Home South African DA’s ‘young’ education minister welcomed despite moans

DA’s ‘young’ education minister welcomed despite moans

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Many have greeted the appointment of the DA’s Basic Education Minister Siviwe Gwarube with excitement and have welcomed the “young” minister spearheading the department.

New Basic Education Minister Siviwe Gwarube. Picture: Timothy Bernard, African News Agency (ANA)

SOCIAL media users have welcomed the DA’s Basic Education Minister Siviwe Gwarube despite the SA Democratic Teachers Union’s rejection. This after President Cyril Ramaphosa announced his government of national unity (GNU) Cabinet on Sunday night.

Many took to the internet to express their excitement over a “young” minister appointed to spearhead the department. Gwarube is reportedly 34 years old.

TikTok pop culture influencer Zethu Gqola listed Gwarube as a minister of interest.

“There are so many young ministers that I am interested in,” she said.

Her comment was met by users who shared the same sentiments.

@romizzledizzle said she had high hopes for the new minister. “She can actually remember how it feels to put on a uniform, and as a woman of colour she will hopefully look out for our girls in public schools.”

@T said people should realise that even if young ministers want to make things work, they are being controlled and that will make things difficult.

@Saadiya Adams said now we will see if educated youth will make a difference.

Sadtu’s general secretary Mugwena Maluleke said their rejection of Gwarube stems from the DA’s manifesto suggesting they believe Sadtu is a stumbling block to quality education.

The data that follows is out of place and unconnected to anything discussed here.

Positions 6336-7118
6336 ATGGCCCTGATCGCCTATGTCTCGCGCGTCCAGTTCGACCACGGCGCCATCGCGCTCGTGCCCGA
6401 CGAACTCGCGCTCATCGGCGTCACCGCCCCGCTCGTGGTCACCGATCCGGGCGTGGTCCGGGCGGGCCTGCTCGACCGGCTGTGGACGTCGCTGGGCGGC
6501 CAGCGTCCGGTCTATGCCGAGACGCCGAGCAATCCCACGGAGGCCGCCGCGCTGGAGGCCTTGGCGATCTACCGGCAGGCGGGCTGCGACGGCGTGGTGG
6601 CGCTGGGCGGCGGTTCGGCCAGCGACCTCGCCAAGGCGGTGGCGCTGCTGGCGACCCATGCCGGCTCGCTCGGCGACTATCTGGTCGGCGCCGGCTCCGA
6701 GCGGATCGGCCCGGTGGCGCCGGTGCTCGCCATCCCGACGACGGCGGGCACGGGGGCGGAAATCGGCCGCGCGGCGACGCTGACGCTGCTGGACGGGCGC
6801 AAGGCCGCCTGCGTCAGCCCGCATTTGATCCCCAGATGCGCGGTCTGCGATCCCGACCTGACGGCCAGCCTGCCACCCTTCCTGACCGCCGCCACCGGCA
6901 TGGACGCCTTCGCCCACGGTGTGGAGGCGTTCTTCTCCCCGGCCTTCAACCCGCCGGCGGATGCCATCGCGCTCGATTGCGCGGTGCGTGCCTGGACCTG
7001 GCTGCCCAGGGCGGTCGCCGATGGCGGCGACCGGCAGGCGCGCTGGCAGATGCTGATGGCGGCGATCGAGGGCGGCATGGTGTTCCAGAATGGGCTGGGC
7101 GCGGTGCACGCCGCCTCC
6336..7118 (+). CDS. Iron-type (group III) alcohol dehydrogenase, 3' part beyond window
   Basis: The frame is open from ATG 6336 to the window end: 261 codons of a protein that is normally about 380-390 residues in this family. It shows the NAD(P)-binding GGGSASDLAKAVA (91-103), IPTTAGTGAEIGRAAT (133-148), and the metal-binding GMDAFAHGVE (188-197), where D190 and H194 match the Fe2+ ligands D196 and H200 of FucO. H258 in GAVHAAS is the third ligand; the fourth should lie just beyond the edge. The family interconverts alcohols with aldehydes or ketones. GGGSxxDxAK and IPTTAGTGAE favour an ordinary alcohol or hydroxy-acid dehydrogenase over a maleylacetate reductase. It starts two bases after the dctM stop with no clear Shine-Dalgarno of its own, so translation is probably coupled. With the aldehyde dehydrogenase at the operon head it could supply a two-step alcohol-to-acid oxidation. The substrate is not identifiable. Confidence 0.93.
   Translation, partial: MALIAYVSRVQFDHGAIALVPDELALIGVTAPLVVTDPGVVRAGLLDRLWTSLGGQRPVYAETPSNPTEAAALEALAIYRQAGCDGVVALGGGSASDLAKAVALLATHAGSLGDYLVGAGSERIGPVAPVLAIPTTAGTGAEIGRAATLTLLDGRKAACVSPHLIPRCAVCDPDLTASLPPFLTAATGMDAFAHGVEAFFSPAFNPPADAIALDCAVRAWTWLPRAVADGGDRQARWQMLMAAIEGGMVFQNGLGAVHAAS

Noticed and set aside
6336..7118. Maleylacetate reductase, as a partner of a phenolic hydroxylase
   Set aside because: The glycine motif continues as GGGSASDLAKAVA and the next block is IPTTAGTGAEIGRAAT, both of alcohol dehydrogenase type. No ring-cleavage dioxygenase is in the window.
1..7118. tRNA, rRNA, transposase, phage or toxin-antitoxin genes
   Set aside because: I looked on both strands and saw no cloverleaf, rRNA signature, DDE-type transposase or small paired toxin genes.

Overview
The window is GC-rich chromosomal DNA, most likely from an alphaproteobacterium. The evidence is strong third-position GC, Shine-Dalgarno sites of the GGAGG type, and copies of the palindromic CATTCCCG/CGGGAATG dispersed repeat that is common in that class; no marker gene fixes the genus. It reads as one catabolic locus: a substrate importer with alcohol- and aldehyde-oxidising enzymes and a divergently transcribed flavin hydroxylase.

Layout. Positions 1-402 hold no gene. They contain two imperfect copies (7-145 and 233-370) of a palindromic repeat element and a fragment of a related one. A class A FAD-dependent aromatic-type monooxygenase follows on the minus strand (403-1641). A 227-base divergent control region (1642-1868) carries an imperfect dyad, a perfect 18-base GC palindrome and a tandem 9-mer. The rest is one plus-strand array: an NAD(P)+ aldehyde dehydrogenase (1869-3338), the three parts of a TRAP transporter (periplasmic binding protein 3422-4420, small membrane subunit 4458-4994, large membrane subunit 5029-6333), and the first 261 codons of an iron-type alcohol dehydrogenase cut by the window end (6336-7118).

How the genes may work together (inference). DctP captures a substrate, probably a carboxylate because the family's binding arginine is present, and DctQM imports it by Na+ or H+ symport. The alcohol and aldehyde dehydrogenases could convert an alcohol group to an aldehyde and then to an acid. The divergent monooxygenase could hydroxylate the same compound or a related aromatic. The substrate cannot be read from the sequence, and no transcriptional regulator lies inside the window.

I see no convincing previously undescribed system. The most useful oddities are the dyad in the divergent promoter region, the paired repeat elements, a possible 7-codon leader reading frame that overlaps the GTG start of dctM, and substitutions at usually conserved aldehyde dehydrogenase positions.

Speaking on Newzroom Afrika on Monday, Maluleke also said the DA had been clear in rejecting transformational policies that the Department of Basic Education wanted to implement, such as the Bela Bill.

He said that the bill would help the department deal with issues of language and address issues of discrimination in schools based on language.

“We are really not happy, I must indicate, with the department being headed by a person from the DA, irrespective of whether black, white or brown … That is not an issue.

“The issue is that those beliefs and ideologies that the DA still has, that the poor and working-class must always accept the inferior status and this white supremacy mentality has governed the DA throughout. We have seen it even in letters that have been leaked, the statements by Helen Zille – obviously that is their culture, their belief, their ideology and that is the issue,” said Maluleke.

He said that he also does not understand why the president left out the bill when he signed other bills into law before the elections.

ALSO READ: Sadtu ‘really not happy’ with Siviwe Gwarube as Minister of Basic Education

NGO, Section 27, said the Bela Bill had generated misconceptions suggesting that it grants teachers authority to mandate abortions or interfere in learners’ pregnancies. There are concerns about parental notification and the possibility of learners being compelled to have abortions.

Section 27 further stated that according to section 61 of the South African Schools Act, the Bela Bill does not empower teachers or school officials to participate in a learner’s decision regarding abortion. The reference to “learner pregnancy” in the Bela Bill is unrelated to abortion.

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